With CBA and ECPA defining the Christian Publishing Industry, and meeting no resistance, it is no surprise that absolutely everything in Christian publishing, called “Christian,” is associated with these two fee-requiring affiliations. ECPA and CBA both hold award ceremonies to recognize the best in Christian Fiction. No book is eligible unless published by a CBA or ECPA-affiliated publisher. If non-affiliated work is allowed in, it is held up against CBA and ECPA standards.

The American Christian Fiction Writers Association (ACFW), is a writing group designed to help Christian authors find a CBA or ECPA-affiliated publisher. The ACFW’s Book of the Year awards allow non-affiliated Christian authors to participate (entry fees, of course), but, again, non-affiliated work will be held up to CBA and ECPA standards.

The Christian Fiction Blog Alliance is a blog tour for Christian authors who wish to participate. An author pays $500, provides upwards of fifty free books, but will be scrutinized and perhaps turned down, if their non-affiliated novel doesn’t match up against CBA or ECPA standards.

It goes on and on, and it makes one wonder when the madness will ever stop. Slowly, things are coming around. The Christian Media Association (CMA) recognizes and sees that something needs to be done, so the Christian Publishing Industry actually represents what all Christians want to read, rather than what some want to read.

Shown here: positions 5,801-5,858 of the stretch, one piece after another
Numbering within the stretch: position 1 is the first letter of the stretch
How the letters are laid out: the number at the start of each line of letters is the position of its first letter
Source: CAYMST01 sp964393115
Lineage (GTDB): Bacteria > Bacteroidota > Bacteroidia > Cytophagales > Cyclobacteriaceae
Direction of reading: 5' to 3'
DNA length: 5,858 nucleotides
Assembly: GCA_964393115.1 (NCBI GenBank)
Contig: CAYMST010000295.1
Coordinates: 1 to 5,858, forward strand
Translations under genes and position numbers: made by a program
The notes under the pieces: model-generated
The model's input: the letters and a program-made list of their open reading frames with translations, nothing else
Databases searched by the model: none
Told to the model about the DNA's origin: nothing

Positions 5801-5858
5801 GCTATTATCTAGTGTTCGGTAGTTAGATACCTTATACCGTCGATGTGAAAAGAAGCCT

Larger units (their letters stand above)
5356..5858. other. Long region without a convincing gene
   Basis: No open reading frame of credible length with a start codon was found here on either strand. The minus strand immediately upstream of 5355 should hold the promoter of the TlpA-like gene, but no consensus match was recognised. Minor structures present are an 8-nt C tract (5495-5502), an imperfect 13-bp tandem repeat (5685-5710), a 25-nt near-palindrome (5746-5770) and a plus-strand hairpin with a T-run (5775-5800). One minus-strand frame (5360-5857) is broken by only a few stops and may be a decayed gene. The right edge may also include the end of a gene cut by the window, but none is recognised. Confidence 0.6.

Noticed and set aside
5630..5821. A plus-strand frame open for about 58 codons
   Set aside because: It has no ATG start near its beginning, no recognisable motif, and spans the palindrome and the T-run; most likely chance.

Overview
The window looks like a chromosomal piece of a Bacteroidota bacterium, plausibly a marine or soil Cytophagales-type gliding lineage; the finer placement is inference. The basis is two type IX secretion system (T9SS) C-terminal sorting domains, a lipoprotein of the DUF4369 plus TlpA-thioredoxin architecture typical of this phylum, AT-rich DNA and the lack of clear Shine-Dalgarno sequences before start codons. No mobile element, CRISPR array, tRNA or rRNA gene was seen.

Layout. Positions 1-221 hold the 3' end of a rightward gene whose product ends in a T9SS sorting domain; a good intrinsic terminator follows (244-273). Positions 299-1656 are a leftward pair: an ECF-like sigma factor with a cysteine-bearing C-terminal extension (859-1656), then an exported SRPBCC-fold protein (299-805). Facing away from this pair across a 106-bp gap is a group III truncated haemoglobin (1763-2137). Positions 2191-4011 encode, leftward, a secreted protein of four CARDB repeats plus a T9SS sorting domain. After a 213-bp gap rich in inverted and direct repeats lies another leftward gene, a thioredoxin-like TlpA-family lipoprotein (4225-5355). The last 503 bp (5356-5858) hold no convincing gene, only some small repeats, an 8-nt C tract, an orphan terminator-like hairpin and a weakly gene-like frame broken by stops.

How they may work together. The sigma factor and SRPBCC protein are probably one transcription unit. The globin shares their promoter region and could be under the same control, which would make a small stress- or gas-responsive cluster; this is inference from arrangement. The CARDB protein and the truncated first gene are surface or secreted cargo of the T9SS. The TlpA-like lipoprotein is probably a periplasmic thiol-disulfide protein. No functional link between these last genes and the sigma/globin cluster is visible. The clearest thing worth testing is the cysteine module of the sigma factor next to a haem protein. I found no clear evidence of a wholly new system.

Please understand that CBA, because of its large audience and more certainly because of the money they show themselves making, has come to define the Christian Publishing industry.

Isn’t it interesting though? CBA is a fee based organization. For the fee they give affiliated publishers who promise (by joining) to abide by a specific and targeted writing agenda, the opportunity to flood larger affiliated Christian Bookstores with their work thus insuring them the best chance to sell their work. No non-affiliated author, even with legitimate distribution through Spring Arbor, can get in these exclusive stores.

In conclusion there’s nothing inherently wrong with an organization charging a fee and promising/providing something in return but I think there’s something very wrong when that association is defined as an industry set up to provide services and help for all Christian publishers/authors. Hmm . . .

I’m not one to tell a reader what books to buy and not to buy but I will tell you this, anytime you buy from a CBA or ECPA affiliated publisher you’re supporting an industry that doesn’t support all Christian authors. Christian publishers who don’t pay the large fee are excluded from all larger Christian bookstores on-line and otherwise, blogs, award ceremonies, promotional opportunities etc . . . yet CBA is heralded as the Christian publishing industry.

Because I appeal to that wonderful audience, affiliated books are being bundled with mine on different sites. PLEASE, if you enjoy affiliated work don’t buy it bundled with mine. I don’t want to know that I furthered this kind of exclusive mentality. Shouldn’t I be interested in sales you say? Yep I am interested in selling books. I’m also very interested in pointing to publishers who are working to help all authors make a living. I’m not interested in exclusivity. 😉